Dorian grew up in Texas, so you might imagine they struggled to find their footing in the dissonant space between the state’s conservative politics and its campy image of rhinestones, rodeos and big hair. There were some challenges, which primarily involved clashing with a deeply religious step-mother (who their father has since divorced) over topics like evolution and anatomy. Fortunately, the entertainer says they were “lucky and privileged to have come from an otherwise supportive, open family,” especially being raised in the progressive “liberal bubble” of Houston.

A Klass
Dorian Electra

Dorian’s family, who are “ethnically Jewish, though not religious,” also existed outside of the dominant, largely Christian Texan culture. “I can share all my work with my grandma, who’s proud of me and super down with it. But it’s not normal, so we have to be grateful for what we have because the rest of Texas is an embarrassment," they say. “My mom and dad have always been weird and encouraged me to be weird at a young age. It made me comfortable with the idea that I was outside of the mainstream norm. My goal now is to share what I got to experience with other people through my art. Even if they don’t have that community at home, they can come to one of my shows or watch a video and feel like, ‘Well, if there’s this freak like me out there doing it….’”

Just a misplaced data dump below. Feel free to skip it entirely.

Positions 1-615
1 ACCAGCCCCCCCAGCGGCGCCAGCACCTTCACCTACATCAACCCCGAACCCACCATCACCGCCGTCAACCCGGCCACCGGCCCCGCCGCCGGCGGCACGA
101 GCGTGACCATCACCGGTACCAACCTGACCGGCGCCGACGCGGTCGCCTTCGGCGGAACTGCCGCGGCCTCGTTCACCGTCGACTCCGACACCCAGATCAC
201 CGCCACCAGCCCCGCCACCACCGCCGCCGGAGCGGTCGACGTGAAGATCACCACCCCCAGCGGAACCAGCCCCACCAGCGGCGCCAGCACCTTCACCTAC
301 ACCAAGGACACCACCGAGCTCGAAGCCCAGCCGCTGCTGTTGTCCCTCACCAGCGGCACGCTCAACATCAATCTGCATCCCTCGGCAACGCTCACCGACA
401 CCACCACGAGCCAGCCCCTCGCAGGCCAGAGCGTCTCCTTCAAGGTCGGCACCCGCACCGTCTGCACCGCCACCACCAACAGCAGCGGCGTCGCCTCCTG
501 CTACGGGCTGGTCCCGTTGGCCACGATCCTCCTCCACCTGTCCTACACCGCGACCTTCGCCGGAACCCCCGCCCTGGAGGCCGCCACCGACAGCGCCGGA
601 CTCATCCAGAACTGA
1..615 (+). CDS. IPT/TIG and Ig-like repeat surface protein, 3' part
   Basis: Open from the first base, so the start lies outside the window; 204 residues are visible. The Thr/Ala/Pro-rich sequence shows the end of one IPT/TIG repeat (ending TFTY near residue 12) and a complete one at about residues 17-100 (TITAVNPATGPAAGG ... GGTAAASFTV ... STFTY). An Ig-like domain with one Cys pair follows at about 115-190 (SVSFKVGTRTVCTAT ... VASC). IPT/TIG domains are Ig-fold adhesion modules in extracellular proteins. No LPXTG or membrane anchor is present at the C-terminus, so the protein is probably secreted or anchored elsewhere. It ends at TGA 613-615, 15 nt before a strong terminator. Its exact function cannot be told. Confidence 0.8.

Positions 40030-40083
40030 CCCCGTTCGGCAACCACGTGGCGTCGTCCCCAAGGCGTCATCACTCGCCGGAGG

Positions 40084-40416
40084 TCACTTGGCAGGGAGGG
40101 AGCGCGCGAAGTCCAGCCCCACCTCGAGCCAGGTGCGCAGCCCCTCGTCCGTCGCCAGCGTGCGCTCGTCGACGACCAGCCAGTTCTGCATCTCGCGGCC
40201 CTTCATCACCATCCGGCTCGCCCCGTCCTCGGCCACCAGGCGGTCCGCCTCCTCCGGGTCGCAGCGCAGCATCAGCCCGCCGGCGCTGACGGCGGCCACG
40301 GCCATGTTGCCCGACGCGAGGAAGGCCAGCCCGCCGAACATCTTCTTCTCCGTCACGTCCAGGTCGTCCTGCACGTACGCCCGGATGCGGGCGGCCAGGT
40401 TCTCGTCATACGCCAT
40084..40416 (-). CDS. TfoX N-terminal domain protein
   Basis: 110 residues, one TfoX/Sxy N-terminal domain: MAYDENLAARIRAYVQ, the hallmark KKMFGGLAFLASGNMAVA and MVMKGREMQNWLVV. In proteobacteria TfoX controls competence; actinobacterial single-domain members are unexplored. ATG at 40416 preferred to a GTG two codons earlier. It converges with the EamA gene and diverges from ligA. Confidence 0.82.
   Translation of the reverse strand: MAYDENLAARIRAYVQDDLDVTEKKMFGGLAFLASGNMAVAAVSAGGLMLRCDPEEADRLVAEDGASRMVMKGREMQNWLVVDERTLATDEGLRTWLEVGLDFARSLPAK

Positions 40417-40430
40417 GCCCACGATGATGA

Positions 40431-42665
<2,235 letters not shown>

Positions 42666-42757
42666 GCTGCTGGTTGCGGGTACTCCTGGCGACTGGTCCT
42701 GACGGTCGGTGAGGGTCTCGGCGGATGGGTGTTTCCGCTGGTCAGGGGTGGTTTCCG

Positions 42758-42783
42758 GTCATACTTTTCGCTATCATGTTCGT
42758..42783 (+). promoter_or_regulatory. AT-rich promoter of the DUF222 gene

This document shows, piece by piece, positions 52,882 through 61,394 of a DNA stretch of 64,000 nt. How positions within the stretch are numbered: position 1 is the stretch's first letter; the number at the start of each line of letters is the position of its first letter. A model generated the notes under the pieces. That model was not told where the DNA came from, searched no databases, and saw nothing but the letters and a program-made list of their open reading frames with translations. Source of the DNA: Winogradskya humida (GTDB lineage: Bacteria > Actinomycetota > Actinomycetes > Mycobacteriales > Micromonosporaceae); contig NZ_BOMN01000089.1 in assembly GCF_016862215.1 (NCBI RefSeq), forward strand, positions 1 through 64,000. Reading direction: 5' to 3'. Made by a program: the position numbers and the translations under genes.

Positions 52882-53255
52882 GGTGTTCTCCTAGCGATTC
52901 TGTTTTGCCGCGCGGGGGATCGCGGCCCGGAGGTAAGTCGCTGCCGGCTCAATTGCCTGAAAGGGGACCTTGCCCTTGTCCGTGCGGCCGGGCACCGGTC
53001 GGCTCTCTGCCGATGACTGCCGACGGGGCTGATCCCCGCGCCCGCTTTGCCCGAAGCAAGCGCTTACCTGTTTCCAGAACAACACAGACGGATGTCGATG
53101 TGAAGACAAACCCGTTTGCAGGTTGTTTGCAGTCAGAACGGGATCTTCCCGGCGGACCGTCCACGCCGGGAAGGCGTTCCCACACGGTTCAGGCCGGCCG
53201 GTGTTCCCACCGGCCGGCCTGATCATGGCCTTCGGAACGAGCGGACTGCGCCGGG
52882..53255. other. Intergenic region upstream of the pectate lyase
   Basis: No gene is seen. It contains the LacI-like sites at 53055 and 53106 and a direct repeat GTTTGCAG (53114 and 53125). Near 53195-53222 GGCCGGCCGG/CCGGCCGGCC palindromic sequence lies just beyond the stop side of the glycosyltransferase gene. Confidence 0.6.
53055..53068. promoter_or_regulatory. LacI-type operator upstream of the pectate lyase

Dorian first made an impact in 2010 when they released “I'm in Love With Friedrich Hayek,” a bohemian ode to the Austrian libertarian of the same name (Dorian notes they have not identified with libertarian beliefs since college and "find the ideology to be extremely problematic and deeply flawed."). They released a handful of somewhat esoteric indie tracks over the next few years, with lyrics about economics and social politics. By 2016, they had been comissioned by Refinery29 to create a series of intersectional feminist music videos about topics ranging from the clitoris to the history of drag, their musical style morphing into something both more avant-garde and pop-oriented along the way. It was during a photo shoot the same year where they accidentally stumbled upon their now-signature style marker: a thin, pencil-style mustache that helped them discover they “identify more with a feminine man rather than a masculine woman.”